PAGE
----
In Book II of Virgil’s epic poem “The Aeneid,” one of the most iconic plotlines of classical mythology unfolds with trickery and subterfuge. The Greek forces, having failed to capture the City of Troy after a decade-long siege, attempt an ultimate attack on their enemy not by strength, but by guile, through a clever plan hatched by Ulysses.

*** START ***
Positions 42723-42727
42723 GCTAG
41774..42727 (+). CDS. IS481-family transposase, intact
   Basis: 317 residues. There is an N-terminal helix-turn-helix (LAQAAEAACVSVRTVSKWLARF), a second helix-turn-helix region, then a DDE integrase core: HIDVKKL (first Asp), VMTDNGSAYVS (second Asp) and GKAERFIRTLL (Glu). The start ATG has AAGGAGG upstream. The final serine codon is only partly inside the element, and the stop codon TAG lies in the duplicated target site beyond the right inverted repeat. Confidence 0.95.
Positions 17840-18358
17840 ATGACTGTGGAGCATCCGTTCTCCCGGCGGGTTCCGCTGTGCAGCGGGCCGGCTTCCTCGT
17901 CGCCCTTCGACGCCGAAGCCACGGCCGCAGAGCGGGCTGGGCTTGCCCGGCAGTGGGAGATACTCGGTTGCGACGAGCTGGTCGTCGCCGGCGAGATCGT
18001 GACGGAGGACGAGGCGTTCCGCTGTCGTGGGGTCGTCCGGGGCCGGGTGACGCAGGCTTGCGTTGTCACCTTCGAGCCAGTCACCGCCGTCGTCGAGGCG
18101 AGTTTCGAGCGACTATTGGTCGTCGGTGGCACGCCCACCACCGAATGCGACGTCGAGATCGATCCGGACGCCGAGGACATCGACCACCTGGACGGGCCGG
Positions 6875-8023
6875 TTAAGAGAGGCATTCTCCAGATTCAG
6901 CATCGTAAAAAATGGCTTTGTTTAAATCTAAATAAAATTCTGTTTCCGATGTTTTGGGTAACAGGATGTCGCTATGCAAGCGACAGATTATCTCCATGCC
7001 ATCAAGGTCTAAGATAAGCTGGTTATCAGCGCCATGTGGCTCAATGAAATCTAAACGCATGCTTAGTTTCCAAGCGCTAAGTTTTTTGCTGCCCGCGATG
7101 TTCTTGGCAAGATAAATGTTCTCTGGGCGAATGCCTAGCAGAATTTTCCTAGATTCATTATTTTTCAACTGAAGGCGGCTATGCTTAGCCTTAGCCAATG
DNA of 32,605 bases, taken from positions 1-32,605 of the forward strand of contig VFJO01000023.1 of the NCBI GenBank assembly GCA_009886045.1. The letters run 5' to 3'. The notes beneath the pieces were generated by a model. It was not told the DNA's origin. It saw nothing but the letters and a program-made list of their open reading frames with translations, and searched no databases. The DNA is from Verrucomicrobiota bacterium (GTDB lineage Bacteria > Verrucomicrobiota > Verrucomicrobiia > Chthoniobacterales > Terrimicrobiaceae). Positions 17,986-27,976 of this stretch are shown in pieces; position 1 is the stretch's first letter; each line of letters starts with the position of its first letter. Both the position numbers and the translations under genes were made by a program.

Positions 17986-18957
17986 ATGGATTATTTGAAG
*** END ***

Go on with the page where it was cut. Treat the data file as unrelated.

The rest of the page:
In the fields outside of Troy’s impregnable walls, the Greek army departs, but leaves behind a massive wooden horse. A lone remaining soldier leads the Trojans to believe that the horse is a tribute to Minerva, the goddess of war and strategy, and is an apology for the blood that the Greeks spilled. The Trojans think their rival has sailed off in surrender, and — despite warnings from Cassandra and Laocoön, who gives us the famous saying “beware of Greeks bearing gifts” — they bring the horse into the city as a trophy of victory. Blinded by zeal, they think it will make them invincible.